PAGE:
the REACH regulation guarantees the traceability of chemical data throughout the supply chain


From the perspective of the operation of the CE market and the safety of recycled materials, the lack of traceability is an obvious problem. If the relevant substances are not detected in the material recycling process, the recycled materials may have a serious impact on human health and the environment. Therefore, when using secondary materials, the risks posed by these substances cannot be properly managed. The starting point of the material recycling that plays a role Yes, waste can be returned to the production process and commercialized in a safe manner. This requires that the product does not contain related substances, or, if there are, these substances must be identified and the use of materials must be supervised to prevent adverse effects. A similar logic applies to normal non-waste materials and products, and is implemented through applicable chemical legislation (such as REACH regulations).

Due to the source, composition, and possible contamination of the waste, its holders may have limited information on recycled materials or objects. At the same time, operators who use the original raw materials usually have a good understanding of the composition of the raw materials they use. The unknown composition of waste-based materials has caused ambiguity in the legislative framework for the use of materials. The committee set a goal in the CE communication that all actors in the material life cycle should be able to obtain sufficient information about the chemical composition of the material.

The committee has identified four basic control strategies that can be used to track substances of concern. First, the EU can formulate a general requirement that requires companies to track all substances of concern before a set date. Second, the new legislation can be based on tracking requirements for specific industries. Third, it is possible to track matters of concern voluntarily. Fourth, we can analyze the substances of interest from waste and recycled materials instead of tracking them in the flow of substances.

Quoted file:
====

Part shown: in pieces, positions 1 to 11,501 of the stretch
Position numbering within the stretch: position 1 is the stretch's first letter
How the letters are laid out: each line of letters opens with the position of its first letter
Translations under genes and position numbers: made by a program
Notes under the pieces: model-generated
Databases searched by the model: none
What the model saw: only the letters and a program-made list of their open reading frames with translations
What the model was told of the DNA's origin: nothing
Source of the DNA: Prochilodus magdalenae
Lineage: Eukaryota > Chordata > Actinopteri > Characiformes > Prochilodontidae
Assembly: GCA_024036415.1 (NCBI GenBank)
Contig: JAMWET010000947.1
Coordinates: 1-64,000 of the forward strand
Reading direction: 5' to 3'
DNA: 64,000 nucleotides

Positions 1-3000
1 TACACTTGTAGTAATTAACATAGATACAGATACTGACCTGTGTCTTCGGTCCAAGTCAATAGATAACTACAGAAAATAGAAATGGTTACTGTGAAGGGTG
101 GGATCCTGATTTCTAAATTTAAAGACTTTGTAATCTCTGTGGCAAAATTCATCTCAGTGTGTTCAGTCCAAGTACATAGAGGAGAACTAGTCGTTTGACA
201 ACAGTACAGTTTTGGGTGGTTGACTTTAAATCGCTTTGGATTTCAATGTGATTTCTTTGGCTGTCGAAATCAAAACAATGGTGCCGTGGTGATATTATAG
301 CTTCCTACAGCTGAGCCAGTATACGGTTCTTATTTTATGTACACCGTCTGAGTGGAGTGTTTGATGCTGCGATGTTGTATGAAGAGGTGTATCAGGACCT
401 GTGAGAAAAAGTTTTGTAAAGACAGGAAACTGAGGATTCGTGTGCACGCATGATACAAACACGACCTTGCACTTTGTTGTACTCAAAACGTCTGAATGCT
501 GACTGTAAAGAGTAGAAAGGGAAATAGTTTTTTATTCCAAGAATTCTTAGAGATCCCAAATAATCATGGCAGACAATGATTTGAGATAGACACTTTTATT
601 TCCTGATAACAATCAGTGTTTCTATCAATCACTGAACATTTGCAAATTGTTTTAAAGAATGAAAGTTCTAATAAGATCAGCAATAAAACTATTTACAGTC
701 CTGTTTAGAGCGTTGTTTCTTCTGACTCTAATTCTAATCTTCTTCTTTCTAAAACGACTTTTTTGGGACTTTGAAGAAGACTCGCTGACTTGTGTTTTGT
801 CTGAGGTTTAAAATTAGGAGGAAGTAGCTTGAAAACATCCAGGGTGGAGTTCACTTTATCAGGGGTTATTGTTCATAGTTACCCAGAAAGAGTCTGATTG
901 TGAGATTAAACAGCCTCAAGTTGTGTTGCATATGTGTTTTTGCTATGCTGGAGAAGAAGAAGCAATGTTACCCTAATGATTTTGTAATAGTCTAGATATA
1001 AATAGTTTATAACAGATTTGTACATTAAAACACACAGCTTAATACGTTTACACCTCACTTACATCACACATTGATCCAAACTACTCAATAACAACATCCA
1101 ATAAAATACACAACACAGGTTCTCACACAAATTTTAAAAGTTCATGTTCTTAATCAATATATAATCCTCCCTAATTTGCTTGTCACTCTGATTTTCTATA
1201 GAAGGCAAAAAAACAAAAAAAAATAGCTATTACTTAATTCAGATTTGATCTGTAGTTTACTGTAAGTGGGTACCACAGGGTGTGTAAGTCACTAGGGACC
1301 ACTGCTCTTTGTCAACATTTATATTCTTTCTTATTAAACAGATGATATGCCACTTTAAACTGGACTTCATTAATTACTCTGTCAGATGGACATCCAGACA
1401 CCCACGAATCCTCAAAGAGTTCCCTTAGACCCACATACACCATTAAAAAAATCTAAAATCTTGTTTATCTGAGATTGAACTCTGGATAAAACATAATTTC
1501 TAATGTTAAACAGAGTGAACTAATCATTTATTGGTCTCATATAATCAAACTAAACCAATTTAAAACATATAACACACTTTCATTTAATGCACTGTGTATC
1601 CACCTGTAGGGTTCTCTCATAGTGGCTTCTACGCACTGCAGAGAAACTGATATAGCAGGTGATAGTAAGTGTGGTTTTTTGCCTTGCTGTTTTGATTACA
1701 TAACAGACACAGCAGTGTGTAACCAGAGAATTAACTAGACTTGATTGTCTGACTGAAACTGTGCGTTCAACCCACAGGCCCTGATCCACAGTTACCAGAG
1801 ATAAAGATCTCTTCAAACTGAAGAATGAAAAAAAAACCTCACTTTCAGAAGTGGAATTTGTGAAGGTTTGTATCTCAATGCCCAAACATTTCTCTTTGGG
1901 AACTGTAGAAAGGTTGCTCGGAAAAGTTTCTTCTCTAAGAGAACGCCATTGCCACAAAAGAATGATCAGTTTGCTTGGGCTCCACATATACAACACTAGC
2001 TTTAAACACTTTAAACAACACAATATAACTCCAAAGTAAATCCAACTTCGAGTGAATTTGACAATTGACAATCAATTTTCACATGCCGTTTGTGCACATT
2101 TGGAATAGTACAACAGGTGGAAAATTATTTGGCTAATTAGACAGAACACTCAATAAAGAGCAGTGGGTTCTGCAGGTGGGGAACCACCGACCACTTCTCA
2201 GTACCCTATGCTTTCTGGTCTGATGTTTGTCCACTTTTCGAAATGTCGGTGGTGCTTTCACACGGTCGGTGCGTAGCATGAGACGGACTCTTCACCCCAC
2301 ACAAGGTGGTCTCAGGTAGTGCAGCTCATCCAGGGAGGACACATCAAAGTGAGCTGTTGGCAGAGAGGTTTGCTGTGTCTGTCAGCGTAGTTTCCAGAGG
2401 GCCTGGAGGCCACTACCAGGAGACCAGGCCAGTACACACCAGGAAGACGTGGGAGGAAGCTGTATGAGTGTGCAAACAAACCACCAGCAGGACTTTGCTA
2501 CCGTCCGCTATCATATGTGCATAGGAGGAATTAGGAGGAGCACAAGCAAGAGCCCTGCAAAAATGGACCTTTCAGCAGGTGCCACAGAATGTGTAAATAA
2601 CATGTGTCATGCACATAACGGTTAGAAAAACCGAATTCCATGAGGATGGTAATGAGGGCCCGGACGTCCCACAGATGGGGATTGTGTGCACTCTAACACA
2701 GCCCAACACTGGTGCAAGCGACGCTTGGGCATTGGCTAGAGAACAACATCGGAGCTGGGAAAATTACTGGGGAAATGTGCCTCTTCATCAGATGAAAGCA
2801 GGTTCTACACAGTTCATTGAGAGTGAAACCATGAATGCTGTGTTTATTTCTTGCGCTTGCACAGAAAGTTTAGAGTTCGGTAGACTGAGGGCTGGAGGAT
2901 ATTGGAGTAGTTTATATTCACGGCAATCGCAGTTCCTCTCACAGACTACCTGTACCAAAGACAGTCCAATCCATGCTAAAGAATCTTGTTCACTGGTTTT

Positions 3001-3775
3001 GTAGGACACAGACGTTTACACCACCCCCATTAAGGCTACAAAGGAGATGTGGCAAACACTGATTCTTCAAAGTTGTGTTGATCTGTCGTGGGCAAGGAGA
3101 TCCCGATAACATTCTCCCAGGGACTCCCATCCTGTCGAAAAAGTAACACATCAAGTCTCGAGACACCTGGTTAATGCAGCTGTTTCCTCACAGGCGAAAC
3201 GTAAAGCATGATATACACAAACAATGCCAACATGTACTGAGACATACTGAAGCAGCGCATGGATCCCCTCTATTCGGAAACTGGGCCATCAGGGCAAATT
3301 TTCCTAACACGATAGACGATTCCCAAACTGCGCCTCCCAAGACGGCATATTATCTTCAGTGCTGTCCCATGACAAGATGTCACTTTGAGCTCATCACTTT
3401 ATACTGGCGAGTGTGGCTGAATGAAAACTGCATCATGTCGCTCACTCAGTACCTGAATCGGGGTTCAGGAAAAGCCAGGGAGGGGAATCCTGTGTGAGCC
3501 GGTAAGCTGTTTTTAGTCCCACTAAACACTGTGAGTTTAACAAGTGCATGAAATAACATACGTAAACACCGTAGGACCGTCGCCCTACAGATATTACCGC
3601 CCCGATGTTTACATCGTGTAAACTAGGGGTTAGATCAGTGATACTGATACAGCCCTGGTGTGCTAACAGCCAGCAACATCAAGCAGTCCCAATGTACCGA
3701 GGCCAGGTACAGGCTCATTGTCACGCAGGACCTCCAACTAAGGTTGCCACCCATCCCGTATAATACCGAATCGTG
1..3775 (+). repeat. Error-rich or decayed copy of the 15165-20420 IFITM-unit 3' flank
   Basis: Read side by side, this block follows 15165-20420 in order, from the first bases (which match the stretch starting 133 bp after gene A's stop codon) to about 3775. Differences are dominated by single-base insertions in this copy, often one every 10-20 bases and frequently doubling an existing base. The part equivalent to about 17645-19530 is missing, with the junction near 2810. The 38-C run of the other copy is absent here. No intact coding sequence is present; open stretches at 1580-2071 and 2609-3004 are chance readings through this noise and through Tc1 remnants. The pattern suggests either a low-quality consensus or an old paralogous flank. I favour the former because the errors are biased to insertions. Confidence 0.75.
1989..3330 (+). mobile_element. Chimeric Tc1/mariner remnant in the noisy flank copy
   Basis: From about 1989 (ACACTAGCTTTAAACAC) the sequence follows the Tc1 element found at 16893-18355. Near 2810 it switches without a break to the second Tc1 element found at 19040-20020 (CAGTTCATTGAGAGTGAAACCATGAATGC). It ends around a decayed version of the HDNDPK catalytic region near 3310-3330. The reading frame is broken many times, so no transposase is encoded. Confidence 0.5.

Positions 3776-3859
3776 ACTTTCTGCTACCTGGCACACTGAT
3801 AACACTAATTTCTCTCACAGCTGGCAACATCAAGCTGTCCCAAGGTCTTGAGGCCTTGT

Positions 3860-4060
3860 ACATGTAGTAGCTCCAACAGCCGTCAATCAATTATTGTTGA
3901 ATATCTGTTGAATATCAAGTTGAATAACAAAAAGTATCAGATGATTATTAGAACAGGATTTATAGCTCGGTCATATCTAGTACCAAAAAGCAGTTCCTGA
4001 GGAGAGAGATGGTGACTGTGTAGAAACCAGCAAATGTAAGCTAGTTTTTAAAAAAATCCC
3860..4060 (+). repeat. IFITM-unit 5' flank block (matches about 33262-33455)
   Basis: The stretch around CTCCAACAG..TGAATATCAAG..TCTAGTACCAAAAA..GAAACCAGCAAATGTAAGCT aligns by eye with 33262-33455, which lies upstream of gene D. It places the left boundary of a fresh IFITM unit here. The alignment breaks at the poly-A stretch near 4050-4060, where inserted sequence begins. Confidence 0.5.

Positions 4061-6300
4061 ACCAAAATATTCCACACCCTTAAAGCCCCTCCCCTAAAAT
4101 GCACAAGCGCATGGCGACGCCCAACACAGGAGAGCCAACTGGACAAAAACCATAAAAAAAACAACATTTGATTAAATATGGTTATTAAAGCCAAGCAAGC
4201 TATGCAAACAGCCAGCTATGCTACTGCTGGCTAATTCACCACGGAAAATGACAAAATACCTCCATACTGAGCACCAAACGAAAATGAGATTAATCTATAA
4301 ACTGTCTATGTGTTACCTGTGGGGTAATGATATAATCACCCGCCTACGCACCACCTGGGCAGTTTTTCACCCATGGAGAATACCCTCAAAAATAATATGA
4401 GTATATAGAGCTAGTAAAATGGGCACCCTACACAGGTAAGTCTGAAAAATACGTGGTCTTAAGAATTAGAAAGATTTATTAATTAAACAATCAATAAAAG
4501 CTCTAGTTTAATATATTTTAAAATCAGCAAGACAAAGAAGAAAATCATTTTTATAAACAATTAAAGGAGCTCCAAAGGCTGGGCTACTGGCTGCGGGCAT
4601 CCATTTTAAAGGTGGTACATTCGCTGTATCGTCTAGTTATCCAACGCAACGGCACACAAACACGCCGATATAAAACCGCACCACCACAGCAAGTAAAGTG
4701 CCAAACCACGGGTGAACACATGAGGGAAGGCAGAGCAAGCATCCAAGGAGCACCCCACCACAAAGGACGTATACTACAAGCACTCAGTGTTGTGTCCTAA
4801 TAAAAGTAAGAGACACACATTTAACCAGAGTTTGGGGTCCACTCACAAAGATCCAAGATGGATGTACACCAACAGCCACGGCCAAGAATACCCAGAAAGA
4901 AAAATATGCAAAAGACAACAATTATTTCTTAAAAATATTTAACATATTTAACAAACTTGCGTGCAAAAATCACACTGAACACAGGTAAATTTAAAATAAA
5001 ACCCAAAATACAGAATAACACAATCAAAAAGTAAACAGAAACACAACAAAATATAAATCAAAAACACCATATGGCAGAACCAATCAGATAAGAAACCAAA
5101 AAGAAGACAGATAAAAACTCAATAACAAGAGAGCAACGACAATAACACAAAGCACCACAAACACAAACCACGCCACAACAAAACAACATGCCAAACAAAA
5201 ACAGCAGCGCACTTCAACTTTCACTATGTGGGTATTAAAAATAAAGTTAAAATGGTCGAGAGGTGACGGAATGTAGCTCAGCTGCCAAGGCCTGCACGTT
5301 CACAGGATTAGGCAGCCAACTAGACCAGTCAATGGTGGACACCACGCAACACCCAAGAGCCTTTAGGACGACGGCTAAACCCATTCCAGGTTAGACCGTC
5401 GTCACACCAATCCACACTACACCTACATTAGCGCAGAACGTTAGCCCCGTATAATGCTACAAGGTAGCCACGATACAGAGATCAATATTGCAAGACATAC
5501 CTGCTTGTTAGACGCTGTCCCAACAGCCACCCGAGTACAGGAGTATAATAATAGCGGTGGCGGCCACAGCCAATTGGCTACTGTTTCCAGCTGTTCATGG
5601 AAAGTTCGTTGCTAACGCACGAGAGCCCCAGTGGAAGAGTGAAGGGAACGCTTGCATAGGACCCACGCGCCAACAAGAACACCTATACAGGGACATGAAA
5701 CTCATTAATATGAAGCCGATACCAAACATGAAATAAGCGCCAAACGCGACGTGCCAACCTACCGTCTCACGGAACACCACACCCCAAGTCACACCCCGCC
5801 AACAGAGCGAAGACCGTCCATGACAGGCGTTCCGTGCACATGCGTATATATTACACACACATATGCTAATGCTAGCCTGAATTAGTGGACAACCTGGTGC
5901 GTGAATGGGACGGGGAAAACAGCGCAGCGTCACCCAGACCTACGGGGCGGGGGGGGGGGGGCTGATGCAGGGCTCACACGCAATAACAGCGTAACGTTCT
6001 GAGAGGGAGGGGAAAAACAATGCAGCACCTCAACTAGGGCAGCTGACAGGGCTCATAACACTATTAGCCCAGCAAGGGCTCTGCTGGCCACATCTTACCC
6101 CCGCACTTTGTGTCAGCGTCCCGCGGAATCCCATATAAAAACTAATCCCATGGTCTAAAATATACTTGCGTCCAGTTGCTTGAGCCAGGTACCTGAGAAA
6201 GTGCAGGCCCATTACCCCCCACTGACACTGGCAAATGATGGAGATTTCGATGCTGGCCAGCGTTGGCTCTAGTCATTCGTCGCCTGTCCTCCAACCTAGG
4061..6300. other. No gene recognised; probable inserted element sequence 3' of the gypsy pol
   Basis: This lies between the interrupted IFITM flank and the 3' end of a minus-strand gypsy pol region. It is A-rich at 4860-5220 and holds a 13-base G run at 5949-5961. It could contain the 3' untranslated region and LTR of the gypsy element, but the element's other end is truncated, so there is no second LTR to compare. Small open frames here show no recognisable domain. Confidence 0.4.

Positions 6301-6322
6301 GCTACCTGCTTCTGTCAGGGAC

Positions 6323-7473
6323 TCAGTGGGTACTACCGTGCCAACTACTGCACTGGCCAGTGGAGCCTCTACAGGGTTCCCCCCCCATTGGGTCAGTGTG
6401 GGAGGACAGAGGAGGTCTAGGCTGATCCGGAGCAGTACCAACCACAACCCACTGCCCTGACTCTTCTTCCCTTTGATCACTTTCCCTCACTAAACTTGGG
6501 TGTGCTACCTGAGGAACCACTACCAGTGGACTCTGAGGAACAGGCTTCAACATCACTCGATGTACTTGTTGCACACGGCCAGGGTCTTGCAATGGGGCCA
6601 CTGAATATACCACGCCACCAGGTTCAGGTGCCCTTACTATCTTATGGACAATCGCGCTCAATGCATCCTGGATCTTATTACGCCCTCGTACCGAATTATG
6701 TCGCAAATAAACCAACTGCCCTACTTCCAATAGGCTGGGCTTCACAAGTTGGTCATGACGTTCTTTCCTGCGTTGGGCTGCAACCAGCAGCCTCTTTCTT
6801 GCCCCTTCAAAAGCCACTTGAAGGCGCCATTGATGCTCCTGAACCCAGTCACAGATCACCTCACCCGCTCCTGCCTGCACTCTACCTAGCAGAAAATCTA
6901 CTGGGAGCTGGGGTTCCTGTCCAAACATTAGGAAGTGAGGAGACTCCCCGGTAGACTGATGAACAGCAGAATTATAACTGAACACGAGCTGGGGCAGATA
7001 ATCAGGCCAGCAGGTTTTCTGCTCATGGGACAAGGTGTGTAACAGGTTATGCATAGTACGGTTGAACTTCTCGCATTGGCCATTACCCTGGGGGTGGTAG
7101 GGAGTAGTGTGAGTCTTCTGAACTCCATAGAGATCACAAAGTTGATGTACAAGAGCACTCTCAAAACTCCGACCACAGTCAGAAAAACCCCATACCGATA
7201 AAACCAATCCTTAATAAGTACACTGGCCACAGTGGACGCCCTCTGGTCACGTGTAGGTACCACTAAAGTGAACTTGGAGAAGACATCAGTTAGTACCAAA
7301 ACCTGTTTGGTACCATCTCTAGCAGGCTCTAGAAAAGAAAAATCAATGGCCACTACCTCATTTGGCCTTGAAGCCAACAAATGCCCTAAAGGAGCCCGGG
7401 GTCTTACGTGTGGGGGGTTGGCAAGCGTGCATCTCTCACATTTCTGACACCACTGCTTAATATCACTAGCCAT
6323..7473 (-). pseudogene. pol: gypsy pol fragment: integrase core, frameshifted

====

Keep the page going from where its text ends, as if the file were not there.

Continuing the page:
Tracking all substances of concern on a specific date will naturally provide multiple benefits to ensure safe material recycling. However, this also requires a lot of data collection and storage, and involves a lot of administrative costs. The other extreme is to abandon the idea of tracking substances of interest and rely on the analysis of waste and materials recycled from waste. Purely voluntary measures are hardly enough to ensure the protection of human health and the environment from the risks posed by substances of concern in the material cycle. On the other hand, the requirement to exclude substances of concern from recycled materials will greatly increase the cost of waste recycling, thus actually hindering the flow of many substances.

The recent judgment of the Court of Justice of the European Union (CJEU) in Verlezza and other cases illustrates the practical difficulties associated with analyzing hazardous materials from waste streams. The judgment involves the burden of proof regarding the hazardous classification of waste. CJEU ruled that the waste holder must, under normal circumstances, determine the composition of the garbage and determine that the hazardous substances are found to be wasteful. The provisions of the EU legislation shall not be interpreted as "the waste holder must refute the presumption that the waste is dangerous. However, CJEU pointed out that in practice it may not be possible to determine the presence of hazardous substances or evaluate the hazardous nature of the waste. In this case, in accordance with the precautionary principle, the waste should be presumed to be hazardous.

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